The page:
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Reserve Bank Of India Eases Rules On Pledge Of Shares By Non-Residents And For Opening Of Escrow Accounts

India

The Reserve Bank of India ("RBI") has taken another step towards the liberalisation of existing exchange control rules by easing the requirements for the pledge of shares of Indian companies by non-residents and the opening of escrow accounts in cross-border transactions. Taxand India summarises the changes introduced by the RBI.

Pledge of shares of Indian companies by non-resident investors
The RBI has delegated its powers to authorised bankers (Category I banks). Non-resident investors will be permitted to pledge the shares held in Indian companies in favour of Indian or overseas banks by approaching authorised bankers, subject to specified conditions. Prior to this change RBI approval was required for every pledge of shares of an Indian company, whenever a non-resident was involved in the transaction.

Opening of escrow accounts in cross-border transactions
With a view to provide greater operational flexibility and to facilitate cross-border transactions, the RBI has relaxed the rules for escrow accounts, and permission has been granted to authorised bankers (Category I banks). Prior to this change, approval from the RBI was required for opening an escrow account on behalf of non-residents, except in case of certain transactions (open offers/ delisting/ exit offers) pertaining to listed securities.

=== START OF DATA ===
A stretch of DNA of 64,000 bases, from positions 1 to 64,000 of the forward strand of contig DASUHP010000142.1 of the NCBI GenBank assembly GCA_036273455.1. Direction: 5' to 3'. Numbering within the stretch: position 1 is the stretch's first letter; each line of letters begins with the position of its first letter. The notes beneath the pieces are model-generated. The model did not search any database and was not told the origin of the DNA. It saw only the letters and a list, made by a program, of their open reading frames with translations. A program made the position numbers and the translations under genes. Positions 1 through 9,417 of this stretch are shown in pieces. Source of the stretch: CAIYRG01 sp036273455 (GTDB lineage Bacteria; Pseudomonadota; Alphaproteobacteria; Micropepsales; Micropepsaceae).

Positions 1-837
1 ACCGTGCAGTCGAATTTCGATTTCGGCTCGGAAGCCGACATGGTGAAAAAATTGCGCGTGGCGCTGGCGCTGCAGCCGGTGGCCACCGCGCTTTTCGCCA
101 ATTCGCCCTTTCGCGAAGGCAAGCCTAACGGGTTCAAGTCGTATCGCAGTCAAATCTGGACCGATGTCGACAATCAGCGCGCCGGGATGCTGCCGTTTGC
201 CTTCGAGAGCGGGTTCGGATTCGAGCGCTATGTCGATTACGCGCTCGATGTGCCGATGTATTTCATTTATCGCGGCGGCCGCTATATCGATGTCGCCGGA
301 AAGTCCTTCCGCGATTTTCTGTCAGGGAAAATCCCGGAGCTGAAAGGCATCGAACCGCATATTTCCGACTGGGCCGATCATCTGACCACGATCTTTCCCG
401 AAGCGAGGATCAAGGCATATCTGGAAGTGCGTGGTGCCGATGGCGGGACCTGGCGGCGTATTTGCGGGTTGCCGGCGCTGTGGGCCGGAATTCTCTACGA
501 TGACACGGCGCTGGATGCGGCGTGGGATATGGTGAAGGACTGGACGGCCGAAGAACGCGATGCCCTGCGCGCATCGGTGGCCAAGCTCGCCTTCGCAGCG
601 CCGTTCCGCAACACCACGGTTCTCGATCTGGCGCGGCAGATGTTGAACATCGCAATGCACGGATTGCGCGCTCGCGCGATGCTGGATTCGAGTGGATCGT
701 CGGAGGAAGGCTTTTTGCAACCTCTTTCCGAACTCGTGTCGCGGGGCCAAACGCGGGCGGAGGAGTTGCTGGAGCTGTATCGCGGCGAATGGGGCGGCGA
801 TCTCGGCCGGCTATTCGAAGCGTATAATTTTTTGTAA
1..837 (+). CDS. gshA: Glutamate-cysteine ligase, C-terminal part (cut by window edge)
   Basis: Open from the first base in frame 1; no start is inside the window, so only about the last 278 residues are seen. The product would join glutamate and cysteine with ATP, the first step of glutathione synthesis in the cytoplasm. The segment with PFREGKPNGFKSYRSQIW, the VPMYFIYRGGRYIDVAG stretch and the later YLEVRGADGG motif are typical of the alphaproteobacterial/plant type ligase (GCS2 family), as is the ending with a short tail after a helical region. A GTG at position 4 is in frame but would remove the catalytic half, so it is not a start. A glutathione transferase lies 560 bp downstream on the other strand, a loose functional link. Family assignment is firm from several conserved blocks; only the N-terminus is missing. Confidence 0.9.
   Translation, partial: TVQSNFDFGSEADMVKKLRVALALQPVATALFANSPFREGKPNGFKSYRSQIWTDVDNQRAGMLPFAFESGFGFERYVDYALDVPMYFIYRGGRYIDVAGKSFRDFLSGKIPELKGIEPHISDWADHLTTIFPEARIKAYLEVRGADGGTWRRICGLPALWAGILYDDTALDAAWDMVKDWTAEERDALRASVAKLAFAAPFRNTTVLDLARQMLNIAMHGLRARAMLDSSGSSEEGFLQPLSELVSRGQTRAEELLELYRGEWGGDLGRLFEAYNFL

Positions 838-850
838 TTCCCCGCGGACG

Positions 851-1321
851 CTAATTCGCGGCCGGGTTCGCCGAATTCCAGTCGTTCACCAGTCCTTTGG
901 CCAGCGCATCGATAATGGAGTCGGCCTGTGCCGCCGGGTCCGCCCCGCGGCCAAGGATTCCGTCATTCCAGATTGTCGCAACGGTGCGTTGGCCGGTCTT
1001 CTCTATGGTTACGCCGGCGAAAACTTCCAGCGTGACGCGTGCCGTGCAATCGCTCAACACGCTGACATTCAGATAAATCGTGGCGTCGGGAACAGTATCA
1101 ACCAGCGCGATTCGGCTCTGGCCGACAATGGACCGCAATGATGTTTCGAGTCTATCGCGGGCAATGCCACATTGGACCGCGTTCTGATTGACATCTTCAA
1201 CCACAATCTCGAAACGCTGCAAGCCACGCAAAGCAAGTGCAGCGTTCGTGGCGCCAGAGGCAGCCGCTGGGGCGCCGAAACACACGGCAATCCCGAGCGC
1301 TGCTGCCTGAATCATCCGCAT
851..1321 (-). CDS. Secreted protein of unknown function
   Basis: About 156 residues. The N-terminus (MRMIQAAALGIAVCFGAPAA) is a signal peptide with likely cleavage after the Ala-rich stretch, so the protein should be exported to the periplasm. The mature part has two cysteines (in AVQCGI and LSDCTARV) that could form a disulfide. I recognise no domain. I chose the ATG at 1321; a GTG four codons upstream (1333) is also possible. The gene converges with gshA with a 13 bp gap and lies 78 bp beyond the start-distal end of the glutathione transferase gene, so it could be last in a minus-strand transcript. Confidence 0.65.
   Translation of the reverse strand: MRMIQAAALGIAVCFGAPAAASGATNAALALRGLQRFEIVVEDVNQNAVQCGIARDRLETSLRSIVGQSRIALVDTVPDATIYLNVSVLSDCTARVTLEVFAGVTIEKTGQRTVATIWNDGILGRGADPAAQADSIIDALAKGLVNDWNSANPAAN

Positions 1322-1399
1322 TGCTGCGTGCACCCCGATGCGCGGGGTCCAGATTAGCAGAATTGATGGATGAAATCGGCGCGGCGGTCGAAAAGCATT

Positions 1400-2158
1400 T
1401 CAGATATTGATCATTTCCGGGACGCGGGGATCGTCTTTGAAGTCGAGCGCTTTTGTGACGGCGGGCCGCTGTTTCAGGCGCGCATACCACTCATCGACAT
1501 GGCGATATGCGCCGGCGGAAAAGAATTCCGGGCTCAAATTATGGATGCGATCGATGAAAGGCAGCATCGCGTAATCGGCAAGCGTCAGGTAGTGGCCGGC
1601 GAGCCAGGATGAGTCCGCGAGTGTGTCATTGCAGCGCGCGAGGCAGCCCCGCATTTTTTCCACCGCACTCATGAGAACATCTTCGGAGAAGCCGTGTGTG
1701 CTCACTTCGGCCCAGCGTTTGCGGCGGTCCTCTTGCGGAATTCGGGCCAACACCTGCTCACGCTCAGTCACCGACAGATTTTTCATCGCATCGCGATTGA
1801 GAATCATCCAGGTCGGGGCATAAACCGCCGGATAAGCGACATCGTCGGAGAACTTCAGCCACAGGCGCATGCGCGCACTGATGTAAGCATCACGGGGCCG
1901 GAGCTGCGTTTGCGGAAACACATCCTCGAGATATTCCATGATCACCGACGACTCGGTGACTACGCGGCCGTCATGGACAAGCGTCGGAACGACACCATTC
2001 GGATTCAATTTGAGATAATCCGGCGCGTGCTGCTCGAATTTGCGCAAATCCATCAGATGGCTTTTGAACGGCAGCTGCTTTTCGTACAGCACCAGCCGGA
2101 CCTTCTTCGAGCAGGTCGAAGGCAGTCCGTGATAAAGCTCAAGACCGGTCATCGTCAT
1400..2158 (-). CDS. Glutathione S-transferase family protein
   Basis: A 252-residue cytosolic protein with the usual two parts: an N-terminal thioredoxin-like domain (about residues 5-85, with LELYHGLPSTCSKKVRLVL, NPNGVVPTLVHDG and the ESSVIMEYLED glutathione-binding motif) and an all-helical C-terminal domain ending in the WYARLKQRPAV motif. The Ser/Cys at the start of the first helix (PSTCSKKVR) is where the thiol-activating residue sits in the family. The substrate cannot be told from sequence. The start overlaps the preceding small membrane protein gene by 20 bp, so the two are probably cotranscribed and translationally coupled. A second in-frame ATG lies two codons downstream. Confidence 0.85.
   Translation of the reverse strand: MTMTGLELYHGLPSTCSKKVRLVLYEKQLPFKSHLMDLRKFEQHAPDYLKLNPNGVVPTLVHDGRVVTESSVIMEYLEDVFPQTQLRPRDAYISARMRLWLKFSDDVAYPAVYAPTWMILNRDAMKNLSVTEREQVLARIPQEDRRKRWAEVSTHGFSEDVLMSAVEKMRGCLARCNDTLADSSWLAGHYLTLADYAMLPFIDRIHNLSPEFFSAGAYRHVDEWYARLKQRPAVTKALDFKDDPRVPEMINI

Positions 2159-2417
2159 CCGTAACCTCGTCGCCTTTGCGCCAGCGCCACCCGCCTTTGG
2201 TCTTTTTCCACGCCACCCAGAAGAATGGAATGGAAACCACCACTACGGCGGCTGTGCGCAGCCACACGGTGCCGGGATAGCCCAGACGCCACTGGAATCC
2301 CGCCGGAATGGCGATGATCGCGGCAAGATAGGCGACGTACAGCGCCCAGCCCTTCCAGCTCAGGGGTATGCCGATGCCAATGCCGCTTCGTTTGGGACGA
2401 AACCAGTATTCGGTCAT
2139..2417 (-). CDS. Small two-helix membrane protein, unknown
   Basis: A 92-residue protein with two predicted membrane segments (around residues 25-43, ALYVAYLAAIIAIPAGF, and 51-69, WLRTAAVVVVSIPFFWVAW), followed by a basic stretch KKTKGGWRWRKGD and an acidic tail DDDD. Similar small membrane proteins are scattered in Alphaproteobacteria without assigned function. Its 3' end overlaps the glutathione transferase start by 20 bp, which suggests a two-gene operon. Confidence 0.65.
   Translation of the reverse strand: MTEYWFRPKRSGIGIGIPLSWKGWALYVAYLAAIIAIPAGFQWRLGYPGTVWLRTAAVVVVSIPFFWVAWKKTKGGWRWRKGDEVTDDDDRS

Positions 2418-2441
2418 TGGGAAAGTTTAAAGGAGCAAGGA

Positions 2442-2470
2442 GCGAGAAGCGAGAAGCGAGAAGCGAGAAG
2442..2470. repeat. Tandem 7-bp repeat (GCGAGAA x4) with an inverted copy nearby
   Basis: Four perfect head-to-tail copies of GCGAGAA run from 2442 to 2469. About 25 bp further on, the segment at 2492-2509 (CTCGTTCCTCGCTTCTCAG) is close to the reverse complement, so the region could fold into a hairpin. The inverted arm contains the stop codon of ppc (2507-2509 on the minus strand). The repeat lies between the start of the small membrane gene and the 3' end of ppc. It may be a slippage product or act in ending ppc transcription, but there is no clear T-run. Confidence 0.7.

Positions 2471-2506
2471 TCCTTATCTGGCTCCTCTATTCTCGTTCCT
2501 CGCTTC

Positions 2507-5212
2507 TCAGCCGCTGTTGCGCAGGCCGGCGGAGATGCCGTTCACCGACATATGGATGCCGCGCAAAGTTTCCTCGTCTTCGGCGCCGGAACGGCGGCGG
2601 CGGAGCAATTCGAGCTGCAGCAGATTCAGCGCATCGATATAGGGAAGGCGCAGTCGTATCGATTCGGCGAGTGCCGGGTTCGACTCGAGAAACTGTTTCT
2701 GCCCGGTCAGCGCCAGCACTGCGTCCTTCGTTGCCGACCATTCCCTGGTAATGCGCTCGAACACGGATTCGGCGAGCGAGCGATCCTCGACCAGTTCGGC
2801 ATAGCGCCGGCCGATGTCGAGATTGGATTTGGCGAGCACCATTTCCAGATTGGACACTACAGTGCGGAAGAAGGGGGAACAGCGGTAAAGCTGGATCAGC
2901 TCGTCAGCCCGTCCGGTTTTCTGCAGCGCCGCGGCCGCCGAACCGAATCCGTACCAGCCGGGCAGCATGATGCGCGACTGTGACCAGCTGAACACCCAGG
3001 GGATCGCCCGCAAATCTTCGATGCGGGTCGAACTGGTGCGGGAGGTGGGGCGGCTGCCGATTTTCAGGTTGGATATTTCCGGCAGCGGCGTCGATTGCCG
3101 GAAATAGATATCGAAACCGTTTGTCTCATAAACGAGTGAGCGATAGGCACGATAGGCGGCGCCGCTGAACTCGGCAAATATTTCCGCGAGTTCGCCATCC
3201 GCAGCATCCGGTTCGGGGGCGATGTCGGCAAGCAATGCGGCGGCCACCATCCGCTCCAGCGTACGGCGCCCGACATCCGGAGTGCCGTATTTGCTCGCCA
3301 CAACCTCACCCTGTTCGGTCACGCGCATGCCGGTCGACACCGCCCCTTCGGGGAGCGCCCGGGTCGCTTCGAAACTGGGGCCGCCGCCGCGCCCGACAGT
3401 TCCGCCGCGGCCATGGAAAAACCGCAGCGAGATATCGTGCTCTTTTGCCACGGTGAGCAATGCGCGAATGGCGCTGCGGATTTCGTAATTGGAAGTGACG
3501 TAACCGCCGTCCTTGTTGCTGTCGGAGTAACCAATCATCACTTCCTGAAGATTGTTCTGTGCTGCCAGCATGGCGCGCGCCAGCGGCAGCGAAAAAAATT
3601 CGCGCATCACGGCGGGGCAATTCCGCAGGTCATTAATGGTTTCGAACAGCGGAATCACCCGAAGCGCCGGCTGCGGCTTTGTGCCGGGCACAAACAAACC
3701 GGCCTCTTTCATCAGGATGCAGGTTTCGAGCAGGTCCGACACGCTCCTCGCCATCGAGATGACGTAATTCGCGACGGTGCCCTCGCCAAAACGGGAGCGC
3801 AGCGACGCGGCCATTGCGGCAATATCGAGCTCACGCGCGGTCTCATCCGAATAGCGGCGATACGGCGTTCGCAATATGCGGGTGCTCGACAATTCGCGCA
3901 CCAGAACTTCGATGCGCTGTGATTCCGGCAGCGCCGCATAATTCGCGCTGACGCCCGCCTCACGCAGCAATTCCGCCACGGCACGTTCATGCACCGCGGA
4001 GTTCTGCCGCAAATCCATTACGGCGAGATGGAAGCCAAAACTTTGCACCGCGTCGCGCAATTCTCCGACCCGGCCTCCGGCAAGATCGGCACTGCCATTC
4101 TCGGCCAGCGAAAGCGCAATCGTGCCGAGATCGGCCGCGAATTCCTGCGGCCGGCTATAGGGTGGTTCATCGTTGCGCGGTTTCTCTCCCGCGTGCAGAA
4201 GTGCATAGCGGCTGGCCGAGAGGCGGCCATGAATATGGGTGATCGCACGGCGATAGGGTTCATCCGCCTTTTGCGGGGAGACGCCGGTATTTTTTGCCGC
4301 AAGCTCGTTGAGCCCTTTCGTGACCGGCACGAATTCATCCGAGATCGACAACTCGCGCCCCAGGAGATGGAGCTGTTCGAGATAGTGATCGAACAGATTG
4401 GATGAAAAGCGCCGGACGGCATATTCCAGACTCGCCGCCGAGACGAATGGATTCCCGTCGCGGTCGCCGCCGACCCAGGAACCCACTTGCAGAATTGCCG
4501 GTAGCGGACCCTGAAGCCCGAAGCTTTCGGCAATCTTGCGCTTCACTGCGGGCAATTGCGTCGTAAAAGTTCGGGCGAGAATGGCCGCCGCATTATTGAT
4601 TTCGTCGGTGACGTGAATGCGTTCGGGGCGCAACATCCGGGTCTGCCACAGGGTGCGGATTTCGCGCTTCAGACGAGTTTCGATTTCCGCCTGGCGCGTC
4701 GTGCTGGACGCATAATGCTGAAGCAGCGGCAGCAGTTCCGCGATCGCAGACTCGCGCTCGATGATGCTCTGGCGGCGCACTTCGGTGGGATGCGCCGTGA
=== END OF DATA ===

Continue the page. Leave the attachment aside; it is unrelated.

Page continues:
Going forward, authorised bankers (Category I banks) will be permitted to open and maintain non-interest bearing escrow accounts in Indian Rupees in India, for transactions involving non-resident investors.

Taxand's Take


In general it is felt that these changes are a postive move from the RBI. With regards to the pledge of shares the dispensation of prior RBI approval, will reduce the time frame for the mobilisation of debt funds. In addition, basic checks have also been prescribed by the RBI to ensure that such a facility is available to non-resident investors for only genuine business purposes, and funds raised overseas based are not invested back into India itself.

The modification of the opening of escrow accounts will promote a better framework for foreign investment. This is a long overdue change brought about by the RBI. It remains to be seen whether going forward the RBI will consider permitting indemnity escrow accounts with extended timelines in order to facilitate post closure indemnities / contingencies.

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Your Taxand contact for further queries is:
Mukesh Butani
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E. mukesh.butani@bmrlegal.in

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